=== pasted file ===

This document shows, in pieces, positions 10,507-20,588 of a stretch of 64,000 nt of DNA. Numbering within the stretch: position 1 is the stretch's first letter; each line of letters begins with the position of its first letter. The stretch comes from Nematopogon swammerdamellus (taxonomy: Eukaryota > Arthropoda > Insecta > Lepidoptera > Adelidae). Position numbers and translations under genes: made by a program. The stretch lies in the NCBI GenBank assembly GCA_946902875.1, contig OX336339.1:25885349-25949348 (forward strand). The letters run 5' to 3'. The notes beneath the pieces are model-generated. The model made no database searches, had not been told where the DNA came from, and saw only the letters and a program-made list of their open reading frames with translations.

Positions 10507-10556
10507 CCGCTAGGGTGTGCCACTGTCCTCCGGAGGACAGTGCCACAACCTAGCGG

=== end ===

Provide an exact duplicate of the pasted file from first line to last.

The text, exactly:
This document shows, in pieces, positions 10,507-20,588 of a stretch of 64,000 nt of DNA. Numbering within the stretch: position 1 is the stretch's first letter; each line of letters begins with the position of its first letter. The stretch comes from Nematopogon swammerdamellus (taxonomy: Eukaryota > Arthropoda > Insecta > Lepidoptera > Adelidae). Position numbers and translations under genes: made by a program. The stretch lies in the NCBI GenBank assembly GCA_946902875.1, contig OX336339.1:25885349-25949348 (forward strand). The letters run 5' to 3'. The notes beneath the pieces are model-generated. The model made no database searches, had not been told where the DNA came from, and saw only the letters and a program-made list of their open reading frames with translations.

Positions 10507-10556
10507 CCGCTAGGGTGTGCCACTGTCCTCCGGAGGACAGTGCCACAACCTAGCGG